...or “Never embarrass a student wizard!”
For anyone curious, here’s how I went about it:
This one took a LOT of work (about 90 hours or so).
I knew I needed a movie set so I could have controlled environments and my answer was the Foundry to create a movie studio set. If you want to use it for your own Demo Record machinima (or just explore it) - search Foundry Review for “Demo Record Movie Studio” - NOTE: This Foundry quest *cannot* be completed, you cannot claim any rewards, etc. This is intentional. To exit you must use the Exit button in your mini-map, then abandon the quest from your Journal when you’re done.
Once I had my movie set ready, I used Demo Record to get all the shots I needed, many being in the main Cryptic zones (you’ll recognize them). In the movie they aren’t displayed in order as I wanted to give the impression of a long journey, including over a mountain to the other side. The only missing shot is the Mount Vendor: there are no good horses there and in hindsight, I should have just placed one in the Studio to get a shot of it. So people unfamiliar with Neverwinter will not realize what the negotiation is about (unaffordable horse mounts).
Once I had all my recordings (about 60 or 70) I went into Demo Record playback mode and created a dizzying array of camera paths to capture all the action I wanted. This required testing, tweaking, retesting, retweaking countless times.
Once all that was done I used Demo Record Rendering to output to image sequences for good clean imagery. It was about 19GB of screenshot data.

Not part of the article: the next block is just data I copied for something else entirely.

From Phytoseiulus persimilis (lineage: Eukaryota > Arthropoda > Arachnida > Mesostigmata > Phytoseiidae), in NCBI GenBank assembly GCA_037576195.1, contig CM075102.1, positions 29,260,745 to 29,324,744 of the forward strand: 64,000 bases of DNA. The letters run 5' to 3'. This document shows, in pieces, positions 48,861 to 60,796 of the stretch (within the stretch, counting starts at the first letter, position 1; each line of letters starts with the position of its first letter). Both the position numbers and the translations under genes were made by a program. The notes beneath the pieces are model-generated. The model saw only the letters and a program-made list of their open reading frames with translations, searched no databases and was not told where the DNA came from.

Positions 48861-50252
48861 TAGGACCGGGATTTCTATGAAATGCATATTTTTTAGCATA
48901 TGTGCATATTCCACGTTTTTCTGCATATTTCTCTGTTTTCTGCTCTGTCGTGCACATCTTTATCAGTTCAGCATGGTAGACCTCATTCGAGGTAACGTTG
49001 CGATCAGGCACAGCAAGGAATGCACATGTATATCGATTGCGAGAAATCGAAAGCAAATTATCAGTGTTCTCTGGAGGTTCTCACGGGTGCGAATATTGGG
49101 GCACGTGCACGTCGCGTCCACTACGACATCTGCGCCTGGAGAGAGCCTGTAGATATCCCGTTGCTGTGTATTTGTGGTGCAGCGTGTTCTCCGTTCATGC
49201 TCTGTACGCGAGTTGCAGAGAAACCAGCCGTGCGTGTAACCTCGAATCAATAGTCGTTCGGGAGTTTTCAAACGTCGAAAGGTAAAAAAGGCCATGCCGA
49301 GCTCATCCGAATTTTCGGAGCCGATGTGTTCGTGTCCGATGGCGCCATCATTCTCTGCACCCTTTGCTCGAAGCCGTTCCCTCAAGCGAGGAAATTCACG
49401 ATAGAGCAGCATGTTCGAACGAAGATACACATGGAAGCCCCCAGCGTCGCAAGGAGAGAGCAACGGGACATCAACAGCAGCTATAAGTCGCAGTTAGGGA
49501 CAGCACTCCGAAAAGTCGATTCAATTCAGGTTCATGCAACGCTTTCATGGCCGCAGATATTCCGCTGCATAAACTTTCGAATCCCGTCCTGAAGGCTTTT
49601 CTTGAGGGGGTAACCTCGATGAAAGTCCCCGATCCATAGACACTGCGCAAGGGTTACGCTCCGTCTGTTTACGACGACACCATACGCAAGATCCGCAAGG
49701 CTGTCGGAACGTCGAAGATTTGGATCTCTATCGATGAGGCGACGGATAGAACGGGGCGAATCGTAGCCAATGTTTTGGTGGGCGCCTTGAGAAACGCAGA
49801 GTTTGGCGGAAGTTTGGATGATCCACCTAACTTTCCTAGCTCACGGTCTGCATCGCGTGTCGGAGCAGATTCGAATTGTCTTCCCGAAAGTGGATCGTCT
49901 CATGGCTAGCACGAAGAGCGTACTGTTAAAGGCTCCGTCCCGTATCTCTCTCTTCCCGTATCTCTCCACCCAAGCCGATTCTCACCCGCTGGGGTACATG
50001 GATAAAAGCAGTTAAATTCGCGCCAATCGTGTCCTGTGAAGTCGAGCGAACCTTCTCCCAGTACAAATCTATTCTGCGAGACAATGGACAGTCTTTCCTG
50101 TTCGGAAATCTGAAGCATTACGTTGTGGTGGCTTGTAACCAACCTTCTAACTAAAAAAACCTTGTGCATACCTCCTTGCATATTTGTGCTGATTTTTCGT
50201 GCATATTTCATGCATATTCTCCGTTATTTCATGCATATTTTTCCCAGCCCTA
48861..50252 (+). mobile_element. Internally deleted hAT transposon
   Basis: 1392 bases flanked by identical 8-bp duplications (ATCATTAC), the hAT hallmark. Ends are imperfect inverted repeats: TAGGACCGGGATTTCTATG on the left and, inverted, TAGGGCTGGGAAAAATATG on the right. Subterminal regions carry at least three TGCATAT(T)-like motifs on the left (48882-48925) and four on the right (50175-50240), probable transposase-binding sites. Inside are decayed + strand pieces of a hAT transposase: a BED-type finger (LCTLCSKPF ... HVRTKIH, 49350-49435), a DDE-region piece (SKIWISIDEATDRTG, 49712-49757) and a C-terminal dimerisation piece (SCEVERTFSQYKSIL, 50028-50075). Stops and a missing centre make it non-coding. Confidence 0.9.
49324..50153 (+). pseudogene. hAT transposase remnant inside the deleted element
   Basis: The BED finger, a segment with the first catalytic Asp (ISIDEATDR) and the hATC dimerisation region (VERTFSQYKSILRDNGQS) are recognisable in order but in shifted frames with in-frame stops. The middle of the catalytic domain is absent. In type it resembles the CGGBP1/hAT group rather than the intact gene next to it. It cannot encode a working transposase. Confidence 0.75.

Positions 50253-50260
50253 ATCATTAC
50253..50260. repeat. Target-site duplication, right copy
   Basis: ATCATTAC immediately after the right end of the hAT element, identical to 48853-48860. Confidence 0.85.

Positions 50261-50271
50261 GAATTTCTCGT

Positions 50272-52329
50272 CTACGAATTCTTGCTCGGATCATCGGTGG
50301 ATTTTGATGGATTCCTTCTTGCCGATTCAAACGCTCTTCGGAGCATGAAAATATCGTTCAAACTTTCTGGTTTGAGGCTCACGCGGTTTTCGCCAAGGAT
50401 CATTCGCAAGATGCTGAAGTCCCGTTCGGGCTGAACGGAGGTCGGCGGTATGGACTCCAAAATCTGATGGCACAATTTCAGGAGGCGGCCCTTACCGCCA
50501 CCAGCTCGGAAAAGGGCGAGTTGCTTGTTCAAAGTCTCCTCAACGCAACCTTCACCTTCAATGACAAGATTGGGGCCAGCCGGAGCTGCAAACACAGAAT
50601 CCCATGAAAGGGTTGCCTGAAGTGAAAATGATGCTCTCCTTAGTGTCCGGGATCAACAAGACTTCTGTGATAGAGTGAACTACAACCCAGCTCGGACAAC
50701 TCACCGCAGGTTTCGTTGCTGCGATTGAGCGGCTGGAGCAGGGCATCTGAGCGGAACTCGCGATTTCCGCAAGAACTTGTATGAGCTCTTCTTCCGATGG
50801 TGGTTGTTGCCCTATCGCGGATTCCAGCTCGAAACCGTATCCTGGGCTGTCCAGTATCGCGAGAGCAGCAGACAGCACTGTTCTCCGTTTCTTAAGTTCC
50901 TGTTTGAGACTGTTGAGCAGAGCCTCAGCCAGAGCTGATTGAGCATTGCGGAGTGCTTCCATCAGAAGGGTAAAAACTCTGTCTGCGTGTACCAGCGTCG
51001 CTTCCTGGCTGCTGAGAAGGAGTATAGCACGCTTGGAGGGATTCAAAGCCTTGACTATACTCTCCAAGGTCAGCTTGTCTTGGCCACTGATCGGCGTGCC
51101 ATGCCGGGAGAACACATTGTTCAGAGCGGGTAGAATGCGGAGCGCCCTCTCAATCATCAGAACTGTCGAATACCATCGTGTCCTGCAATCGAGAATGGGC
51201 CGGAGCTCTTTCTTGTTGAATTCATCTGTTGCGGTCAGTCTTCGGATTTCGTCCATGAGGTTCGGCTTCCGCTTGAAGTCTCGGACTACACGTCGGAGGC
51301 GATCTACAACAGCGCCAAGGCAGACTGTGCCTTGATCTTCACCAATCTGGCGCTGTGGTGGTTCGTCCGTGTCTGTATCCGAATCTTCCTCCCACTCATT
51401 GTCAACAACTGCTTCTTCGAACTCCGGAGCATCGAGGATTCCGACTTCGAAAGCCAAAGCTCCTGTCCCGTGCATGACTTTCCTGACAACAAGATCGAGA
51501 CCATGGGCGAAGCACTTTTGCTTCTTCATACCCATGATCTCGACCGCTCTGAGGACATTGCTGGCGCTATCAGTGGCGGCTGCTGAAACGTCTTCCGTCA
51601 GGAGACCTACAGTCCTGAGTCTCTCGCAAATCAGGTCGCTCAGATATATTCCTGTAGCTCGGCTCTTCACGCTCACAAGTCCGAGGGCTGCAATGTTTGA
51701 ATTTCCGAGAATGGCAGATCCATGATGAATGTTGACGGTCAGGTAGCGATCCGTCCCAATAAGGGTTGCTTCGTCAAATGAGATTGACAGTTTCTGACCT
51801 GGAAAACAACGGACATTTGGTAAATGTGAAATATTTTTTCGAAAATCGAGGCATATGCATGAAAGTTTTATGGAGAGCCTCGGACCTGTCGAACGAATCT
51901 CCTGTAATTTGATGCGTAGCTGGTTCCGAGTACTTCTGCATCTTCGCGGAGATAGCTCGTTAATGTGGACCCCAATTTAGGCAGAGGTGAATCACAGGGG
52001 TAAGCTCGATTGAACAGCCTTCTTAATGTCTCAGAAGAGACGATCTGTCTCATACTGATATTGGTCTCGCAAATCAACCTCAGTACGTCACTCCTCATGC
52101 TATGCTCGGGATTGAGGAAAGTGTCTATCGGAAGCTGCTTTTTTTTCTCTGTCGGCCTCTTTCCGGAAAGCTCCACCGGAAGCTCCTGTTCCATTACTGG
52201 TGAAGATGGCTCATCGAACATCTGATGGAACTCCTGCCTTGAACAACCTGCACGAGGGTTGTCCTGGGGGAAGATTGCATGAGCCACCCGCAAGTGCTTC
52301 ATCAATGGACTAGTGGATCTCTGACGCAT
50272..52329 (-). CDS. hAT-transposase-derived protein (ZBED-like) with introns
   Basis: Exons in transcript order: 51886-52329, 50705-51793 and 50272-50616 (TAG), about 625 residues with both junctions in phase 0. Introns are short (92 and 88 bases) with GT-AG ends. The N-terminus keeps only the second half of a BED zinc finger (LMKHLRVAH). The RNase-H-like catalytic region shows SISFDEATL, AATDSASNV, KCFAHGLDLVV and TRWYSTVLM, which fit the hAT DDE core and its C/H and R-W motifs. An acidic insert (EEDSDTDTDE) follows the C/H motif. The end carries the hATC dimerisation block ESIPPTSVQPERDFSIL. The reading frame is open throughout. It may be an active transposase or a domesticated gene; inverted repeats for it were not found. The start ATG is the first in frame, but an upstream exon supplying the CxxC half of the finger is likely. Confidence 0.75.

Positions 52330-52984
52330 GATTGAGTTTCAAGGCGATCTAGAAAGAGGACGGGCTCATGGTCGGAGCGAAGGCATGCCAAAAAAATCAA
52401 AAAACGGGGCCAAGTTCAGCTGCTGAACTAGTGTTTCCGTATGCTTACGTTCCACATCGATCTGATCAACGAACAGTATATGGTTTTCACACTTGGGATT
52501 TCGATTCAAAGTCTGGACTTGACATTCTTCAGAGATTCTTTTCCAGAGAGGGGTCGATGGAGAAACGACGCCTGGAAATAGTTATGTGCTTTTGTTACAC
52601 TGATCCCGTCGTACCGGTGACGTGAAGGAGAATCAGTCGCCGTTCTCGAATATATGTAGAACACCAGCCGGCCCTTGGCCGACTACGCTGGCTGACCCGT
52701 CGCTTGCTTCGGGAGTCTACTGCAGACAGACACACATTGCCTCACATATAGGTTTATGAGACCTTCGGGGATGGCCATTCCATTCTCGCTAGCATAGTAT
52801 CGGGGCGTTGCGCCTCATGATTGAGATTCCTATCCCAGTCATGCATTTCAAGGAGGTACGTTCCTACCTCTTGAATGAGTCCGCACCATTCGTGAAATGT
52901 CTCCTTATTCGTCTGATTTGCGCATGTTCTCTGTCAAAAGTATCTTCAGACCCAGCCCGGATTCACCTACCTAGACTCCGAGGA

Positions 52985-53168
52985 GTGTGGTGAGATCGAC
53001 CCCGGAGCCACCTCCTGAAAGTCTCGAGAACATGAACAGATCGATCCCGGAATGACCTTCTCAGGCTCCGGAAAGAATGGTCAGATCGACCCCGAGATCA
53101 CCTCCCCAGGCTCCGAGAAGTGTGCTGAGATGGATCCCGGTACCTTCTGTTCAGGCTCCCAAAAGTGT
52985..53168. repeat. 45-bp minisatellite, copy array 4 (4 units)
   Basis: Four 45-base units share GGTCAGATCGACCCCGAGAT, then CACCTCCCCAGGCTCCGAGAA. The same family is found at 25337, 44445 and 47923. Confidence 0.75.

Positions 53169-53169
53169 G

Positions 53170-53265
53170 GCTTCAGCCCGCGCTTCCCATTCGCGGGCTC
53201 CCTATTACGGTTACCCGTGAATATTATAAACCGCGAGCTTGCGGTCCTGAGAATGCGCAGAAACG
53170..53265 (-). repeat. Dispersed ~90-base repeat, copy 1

I copied all this over to my Mac and used Apple Motion to convert all the image sequences into full video (I use Apple ProRes 422 CODEC) - then pulled it all into Final Cut Pro. I finished editing the video part in about eight hours.
However, there was no sound whatsoever. So I pulled all the sound effects I could muster to add the proper abiance (these sounds are not the primary and only add environment). Hence, there are no sounds from the game at all. It's all 100% sound effects library stuff.
Once the video was basically completed with all the environment sounds (and some silent areas) the fun part was creating the music soundtrack, which helps tell the story. This is actually a lot more difficult than you may realize as just the right music must be chosen and each theme must also mesh well with the themes before and after it.
After all that (!) I finally pressed out my shiny High Definition version and then plopped a copy up to YouTube for you to enjoy.
All sounds and Music are fully licensed, except for the “Mail” sound, which is now public domain, and you’ll know it when you hear it.
I hope you enjoy seeing what Demo Record can do!